Geir Flatøe in Stavanger
Aftenblad, 7 May 2001
Rating 9 out of 10
The sports cliché "a team victory" has seldom applied to anything better than to Bill Wyman and his ten team players on the Bjergsted-field yesterday night.
Some people might shake their heads in disbelief over the 9/10 rating. They would be ones who came only to experience Bill Wyman, former Rolling Stones bass player, as they are bound to feel miffed by an elderly gentleman keeping himself in the background all the time. When the concert was over – almost two hours long – only Wyman and the drummer had not been soloists.
And that's why it was so good. Wyman was never a central point in Rolling Stones, but a steady bass-player with a cool smile and a relaxed attitude. He still is. It also looks as if he is enjoying himself doing what he does.: it can scarcely be the money that makes him go out on the road.
Pure star team
For this year's tour he has collected a star team. Wyman himself is aptly in the background in the middle of the stage, and his stage-show is confined to lighting cigarettes. By why should he do more, when each side he has two of the business's most eclectic keyboard players?
On his left wing, Wyman has placed Gary Brooker. And to those of us that have grown up with Procol Harum, this is a rare gift. His right wing is occupied by Georgie Fame, a legend for the 60s' swinging London.
Between these two you find Janice Hoyte and Beverley Skeeter [sic], two black female singers with unbelievable voices and a long record. You find Graham Broad, who has played drums with everyone from The Drifters to the Beach Boys and Stevie Wonder. You find the horns of Frank Mead and Nick Payn, who have played with more world names that we have room to mention. And you find the country star Albert Lee, Jazz ace Martin Taylor and Wyman's old buddy Terry Taylor. So why should Wyman need to have the spotlight turned on himself?
Problems for the boss
On the stage he is almost self-destructively passive, yet when his amplifier broke down after the opening number, Let The Good Times Roll, you suddenly understand who's the boss, after all. Usually a bass-player with sound problems would just receive an irritated look from the lead singer; but now suddenly the whole concert came to a halt. Sound people came running forward, fellow-musicians came to see, and Georgie Fame and Martin Taylor covered the chaos by performing a spontaneous version of Georgia on My Mind.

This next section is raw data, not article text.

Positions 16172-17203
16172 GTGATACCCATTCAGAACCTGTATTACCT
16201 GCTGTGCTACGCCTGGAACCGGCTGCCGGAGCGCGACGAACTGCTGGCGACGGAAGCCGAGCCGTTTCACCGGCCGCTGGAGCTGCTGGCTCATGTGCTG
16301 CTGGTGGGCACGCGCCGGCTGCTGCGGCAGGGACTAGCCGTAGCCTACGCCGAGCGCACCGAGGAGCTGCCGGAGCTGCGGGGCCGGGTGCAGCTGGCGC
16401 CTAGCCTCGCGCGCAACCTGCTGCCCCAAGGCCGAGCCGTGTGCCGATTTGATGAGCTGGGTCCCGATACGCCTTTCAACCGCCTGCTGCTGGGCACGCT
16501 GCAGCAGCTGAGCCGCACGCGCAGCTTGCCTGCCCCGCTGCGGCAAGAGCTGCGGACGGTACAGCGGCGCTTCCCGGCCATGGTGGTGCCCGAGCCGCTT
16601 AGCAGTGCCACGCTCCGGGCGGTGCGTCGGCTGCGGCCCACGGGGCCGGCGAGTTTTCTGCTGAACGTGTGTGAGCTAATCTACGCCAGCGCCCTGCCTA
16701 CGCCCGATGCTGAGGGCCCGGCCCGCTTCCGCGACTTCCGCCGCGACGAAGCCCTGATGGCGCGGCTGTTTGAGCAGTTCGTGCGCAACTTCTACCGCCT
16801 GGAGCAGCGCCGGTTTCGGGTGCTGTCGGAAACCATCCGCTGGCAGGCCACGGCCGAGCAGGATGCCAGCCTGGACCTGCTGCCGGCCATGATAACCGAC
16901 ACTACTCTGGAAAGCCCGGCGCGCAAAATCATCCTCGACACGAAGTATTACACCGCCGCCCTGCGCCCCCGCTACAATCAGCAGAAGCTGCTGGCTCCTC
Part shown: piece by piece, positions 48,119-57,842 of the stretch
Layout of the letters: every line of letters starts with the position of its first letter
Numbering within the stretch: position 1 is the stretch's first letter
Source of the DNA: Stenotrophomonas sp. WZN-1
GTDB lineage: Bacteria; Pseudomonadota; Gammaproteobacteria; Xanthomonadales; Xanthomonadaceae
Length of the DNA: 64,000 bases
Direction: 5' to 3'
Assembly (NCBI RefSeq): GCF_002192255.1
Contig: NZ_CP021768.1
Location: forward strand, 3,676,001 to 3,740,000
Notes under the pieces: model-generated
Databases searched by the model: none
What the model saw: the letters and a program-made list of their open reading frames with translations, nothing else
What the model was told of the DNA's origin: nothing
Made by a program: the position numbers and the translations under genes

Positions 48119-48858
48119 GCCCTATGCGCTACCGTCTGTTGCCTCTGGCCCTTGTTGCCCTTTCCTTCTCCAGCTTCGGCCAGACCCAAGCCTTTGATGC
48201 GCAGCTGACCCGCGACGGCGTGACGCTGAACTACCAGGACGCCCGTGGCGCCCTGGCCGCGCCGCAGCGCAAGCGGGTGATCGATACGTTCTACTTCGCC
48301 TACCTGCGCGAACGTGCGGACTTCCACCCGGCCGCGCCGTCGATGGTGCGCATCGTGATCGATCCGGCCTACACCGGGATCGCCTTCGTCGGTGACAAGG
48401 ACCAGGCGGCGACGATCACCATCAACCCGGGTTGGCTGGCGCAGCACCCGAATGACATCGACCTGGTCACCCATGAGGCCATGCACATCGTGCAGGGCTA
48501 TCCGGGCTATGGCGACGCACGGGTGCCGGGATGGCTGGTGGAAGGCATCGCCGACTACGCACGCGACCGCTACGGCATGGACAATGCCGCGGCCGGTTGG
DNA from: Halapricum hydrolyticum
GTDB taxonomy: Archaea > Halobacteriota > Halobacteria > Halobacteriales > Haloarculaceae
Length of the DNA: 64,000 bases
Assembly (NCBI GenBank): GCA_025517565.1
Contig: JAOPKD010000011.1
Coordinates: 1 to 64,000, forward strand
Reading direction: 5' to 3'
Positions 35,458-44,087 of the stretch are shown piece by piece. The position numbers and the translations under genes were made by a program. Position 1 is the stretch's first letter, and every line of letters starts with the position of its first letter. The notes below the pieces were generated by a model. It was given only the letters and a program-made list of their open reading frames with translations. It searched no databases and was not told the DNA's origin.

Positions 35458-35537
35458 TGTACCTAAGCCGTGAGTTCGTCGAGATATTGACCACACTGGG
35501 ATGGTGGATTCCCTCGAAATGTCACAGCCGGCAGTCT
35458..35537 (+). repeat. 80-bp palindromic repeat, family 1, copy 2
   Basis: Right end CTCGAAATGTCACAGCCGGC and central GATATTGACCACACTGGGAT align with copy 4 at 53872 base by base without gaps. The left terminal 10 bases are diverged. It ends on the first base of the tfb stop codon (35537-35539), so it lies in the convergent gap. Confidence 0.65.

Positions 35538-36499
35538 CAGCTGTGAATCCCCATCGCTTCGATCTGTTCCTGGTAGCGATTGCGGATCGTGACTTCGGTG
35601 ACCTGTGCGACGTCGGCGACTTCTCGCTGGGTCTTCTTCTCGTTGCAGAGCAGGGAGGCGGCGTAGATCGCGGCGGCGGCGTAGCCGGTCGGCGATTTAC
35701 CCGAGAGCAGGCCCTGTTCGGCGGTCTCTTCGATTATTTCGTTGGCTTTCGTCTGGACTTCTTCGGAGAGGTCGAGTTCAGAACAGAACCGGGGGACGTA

The bass sound is back, and the show continues. Fame, Brooker, Lee, Hoyte and Skeeter [sic] share out the vocals on songs such as Melody, Any Way The Wind Blows, Hole In The Wall, I Put A Spell On You, Love Letters, Keep Your Shirt On and Breakin' Up The House. Something new, something old.
Bill Wyman's Rhythm Kings has a playful groove to their songs. The vocal performances are excellent, the backing is tight and aggressive. The sax players dance. Georgie Fame does his train impressions. Gary Brooker smiles and laughs, and Martin Taylor and Albert Lee play four hands to one guitar. It's just plain fun.
The band says their goodbyes, and the audience stands up spontaneously. Standing ovations, until Wyman walks on stage again and declares he is too shy to sing himself, or to try a bass solo, but maybe we'd like to hear Gary Brooker play A Whiter Shade of Pale? We would! Wyman lights a cigarette and sits on his chair to listen – him as well! And the venerable, white-haired Gary Brooker plays A Whiter Shade of Pale.
The performance is as special, intense and unearthly beautiful as you could ever hope for.
trans. Ravnaas / Clare
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More Rhythm Kings information here
Wyman / Brooker interview excerpts here.
Bill Wyman talks to Record Collector about Gary Brooker